In 1914, Britain’s net export of capital gave it an important financial kitty to draw upon (though some historians consider that it would have been better to have invested the money in domestic industry). Of the 8.6 million British forces in WWI, nearly one-third were provided by the overseas empire.

With the rise of nationalism, however, it became increasingly difficult for London to declare war on behalf of the empire, the defense of which became a heavier burden. By contrast, America has had a continental-scale economy immune from nationalist disintegration since 1865. For all the loose talk of American empire, the US is less tethered and has more degrees of freedom than Britain ever had. Indeed, America’s geopolitical position differs profoundly from that of imperial Britain: while Britain faced rising neighbors in Germany and Russia, America benefits from two oceans and weaker neighbors.

Despite these differences, Americans are prone to cycles of belief in decline. The Founding Fathers worried about comparisons to the decline of the Roman republic. Moreover, cultural pessimism is very American, extending back to the country’s Puritan roots. As Charles Dickens observed a century and a half ago, “if its individual citizens, to a man, are to be believed, [America] always is depressed, and always is stagnated, and always is in an alarming crisis, and never was otherwise.”

More recently, polls showed widespread belief in decline after the Soviet Union launched Sputnik in 1957, then again during the Nixon-era economic shocks in the 1970’s, and after Ronald Reagan’s budget deficits in the 1980’s. At the end of that decade, American’s believed the country was in decline; yet, within a decade, they believed that the US was the sole superpower. Now many have gone back to believing in decline.

Cycles of declinism tell us more about American psychology than about underlying shifts in power resources. Some observers, such as the Harvard historian Niall Ferguson, believe that “debating the stages of decline may be a waste of time – it is a precipitous and unexpected fall that should most concern policy makers and citizens.” Ferguson believes that a doubling of public debt in the coming decade cannot erode US strength on its own, but that it could weaken a long-assumed faith in America’s ability to weather any crisis.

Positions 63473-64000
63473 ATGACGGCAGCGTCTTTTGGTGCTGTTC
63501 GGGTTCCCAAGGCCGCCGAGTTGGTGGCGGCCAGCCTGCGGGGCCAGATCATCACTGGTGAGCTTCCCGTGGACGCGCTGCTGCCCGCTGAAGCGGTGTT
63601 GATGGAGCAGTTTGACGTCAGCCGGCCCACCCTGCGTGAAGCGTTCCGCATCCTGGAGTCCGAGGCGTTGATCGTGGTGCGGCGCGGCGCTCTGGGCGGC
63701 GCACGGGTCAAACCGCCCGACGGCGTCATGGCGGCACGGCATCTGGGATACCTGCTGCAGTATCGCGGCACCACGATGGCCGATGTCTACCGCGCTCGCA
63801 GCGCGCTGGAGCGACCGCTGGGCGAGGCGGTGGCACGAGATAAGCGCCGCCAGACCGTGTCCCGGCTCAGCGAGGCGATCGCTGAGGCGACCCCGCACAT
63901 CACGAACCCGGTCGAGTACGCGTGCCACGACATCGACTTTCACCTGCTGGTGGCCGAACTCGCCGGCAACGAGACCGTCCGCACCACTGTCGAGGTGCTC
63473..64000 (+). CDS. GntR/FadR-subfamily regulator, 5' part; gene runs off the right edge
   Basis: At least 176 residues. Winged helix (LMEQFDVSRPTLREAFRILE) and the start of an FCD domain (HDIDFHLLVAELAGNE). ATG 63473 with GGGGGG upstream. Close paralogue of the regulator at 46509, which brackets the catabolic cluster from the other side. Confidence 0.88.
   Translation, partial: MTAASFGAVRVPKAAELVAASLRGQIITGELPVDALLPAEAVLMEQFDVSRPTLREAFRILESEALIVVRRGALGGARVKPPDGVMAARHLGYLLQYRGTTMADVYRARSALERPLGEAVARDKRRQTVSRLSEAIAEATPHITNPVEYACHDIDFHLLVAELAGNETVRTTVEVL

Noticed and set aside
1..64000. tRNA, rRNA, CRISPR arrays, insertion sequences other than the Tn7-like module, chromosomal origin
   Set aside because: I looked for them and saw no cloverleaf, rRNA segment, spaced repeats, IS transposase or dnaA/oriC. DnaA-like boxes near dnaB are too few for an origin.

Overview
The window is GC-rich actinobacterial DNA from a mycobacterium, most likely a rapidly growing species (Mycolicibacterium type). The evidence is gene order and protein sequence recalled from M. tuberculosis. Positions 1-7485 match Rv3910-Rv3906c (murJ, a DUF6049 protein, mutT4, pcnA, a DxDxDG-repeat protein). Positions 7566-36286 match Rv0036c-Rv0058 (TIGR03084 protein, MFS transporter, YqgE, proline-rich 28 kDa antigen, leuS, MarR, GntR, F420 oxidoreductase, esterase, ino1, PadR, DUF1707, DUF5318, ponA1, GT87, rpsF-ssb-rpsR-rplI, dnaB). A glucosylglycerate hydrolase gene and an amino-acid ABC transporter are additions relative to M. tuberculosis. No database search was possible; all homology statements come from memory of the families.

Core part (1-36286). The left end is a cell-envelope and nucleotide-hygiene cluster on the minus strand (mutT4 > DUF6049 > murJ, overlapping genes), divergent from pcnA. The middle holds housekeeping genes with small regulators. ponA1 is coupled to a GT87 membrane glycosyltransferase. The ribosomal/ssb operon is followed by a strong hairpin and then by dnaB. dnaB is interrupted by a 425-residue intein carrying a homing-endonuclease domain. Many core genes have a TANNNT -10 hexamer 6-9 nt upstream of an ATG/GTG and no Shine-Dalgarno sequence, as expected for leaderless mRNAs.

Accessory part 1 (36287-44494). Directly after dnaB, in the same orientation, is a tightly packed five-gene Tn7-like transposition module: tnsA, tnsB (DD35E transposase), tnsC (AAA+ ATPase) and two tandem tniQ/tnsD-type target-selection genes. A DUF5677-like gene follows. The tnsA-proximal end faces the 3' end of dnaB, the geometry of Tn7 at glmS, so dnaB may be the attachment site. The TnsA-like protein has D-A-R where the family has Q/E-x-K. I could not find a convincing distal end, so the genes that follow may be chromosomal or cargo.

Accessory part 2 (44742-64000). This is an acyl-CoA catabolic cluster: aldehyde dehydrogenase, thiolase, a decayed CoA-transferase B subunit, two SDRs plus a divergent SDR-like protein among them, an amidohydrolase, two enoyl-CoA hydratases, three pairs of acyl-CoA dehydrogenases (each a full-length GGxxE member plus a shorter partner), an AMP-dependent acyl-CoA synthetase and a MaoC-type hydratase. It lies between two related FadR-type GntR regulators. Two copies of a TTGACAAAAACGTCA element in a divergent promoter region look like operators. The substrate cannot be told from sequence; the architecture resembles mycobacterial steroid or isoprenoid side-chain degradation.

Ferguson is correct that the US will have to come to terms with its budget deficit to maintain international confidence, but, as I show in my book The Future of Power, doing so is within the range of possible outcomes. America enjoyed a budget surplus only a decade ago, before George W. Bush’s tax cuts, two wars, and recession created fiscal instability. The US economy is still ranked near the top in competitiveness by the World Economic Forum, and the political system, in its own messy way, has slowly begun to wrestle with the necessary changes.

Some believe a political compromise between Republicans and Democrats can be reached before the 2012 election; others suggest an agreement is more likely after the election. Either way, fuzzy statements about hegemonic decline would again prove misleading.